Live music is also provided at the more contemporary Bridge Bier Huis pub by the river Brun, as well as in cask ales and international beers.
For low-priced beers and discounted meals, The Boot Inn is a spacious and centrally located branch of the Wetherspoon chain.
Where to stay
The best hotels for the ground and around town
The nearest lodgings to Turf Moor are provided by Ormerod Bed and Breakfast and its dozen modest, en-suite rooms a ten-minute walk from the ground. Slightly further away, the Premier Inn Burnley is the local branch of this nationwide chain, with an adjoining pub/restaurant set in its own pleasant grounds a ten-minute walk from Turf Moor.
For scenic grounds and lovely views of the surrounding countryside, The Oaks is well appointed with a health club, spa and renowned restaurant, popular for weddings and conferences. It is located 2.5 miles from Turf Moor, near the Reedley Drive stop for routes M3-M4-M5 from Burnley bus station.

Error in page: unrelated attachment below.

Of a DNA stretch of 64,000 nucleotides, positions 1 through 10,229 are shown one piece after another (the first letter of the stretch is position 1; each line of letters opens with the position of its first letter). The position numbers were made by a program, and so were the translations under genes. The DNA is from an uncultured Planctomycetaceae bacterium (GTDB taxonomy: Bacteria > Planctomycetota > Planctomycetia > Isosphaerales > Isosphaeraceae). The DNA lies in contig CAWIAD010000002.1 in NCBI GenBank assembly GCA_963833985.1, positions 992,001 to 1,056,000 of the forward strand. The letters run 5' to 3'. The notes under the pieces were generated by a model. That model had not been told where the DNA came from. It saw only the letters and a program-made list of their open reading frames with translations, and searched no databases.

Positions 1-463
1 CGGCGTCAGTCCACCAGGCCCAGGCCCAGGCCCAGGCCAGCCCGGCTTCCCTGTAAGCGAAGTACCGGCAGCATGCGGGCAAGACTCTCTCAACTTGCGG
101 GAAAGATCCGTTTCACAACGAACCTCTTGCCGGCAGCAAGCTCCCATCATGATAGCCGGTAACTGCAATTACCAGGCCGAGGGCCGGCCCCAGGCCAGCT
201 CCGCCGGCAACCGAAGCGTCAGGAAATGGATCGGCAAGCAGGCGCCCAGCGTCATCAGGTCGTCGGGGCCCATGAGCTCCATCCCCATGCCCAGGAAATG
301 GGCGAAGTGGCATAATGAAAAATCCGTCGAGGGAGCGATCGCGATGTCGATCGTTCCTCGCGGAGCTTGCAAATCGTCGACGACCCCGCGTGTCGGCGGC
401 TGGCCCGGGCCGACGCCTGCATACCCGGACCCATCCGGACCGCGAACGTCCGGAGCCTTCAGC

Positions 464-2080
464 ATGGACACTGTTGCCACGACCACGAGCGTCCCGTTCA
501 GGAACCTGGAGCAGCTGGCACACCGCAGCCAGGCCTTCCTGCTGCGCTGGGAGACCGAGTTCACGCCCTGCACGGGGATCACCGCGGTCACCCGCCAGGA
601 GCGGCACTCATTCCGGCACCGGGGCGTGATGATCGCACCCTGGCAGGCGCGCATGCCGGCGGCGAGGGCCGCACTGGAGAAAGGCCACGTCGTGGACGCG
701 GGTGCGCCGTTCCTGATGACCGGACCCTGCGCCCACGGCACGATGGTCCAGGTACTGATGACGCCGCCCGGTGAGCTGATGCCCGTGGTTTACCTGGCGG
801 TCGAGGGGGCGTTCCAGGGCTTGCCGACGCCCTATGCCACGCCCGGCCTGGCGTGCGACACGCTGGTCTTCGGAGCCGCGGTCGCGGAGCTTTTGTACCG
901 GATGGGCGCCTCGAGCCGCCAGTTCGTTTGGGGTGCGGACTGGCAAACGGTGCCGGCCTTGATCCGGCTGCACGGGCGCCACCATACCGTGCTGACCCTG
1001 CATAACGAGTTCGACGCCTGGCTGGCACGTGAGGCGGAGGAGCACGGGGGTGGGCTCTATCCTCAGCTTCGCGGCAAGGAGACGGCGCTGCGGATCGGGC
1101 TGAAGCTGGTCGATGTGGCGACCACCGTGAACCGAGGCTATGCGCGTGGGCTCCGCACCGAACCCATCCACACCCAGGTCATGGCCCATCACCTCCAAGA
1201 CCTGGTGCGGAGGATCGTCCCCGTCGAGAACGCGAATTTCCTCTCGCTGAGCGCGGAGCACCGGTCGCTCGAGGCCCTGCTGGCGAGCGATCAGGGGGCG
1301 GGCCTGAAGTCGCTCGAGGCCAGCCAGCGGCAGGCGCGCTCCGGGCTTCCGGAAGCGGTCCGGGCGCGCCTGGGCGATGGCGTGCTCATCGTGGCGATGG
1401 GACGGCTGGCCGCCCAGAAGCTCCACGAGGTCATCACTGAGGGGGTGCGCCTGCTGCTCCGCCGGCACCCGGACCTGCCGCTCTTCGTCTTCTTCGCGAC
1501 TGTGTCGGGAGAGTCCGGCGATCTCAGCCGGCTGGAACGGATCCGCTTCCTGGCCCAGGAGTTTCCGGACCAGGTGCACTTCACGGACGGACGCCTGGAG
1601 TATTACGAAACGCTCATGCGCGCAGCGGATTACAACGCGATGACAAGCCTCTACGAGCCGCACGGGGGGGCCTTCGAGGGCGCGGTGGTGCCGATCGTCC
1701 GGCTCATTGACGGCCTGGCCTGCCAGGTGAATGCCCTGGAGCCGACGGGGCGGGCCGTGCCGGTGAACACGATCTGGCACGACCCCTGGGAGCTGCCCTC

Rosehill House is a family-run boutique hotel set in own picturesque grounds overlooking the town, close to Manchester Road station also well served by local buses.
The club recommends the Holiday Inn Express, Burnley, 1.5 miles from Turf Moor, a pleasant, ten-minute canalside walk from town. The hotel has 100-plus guest rooms and its own restaurant.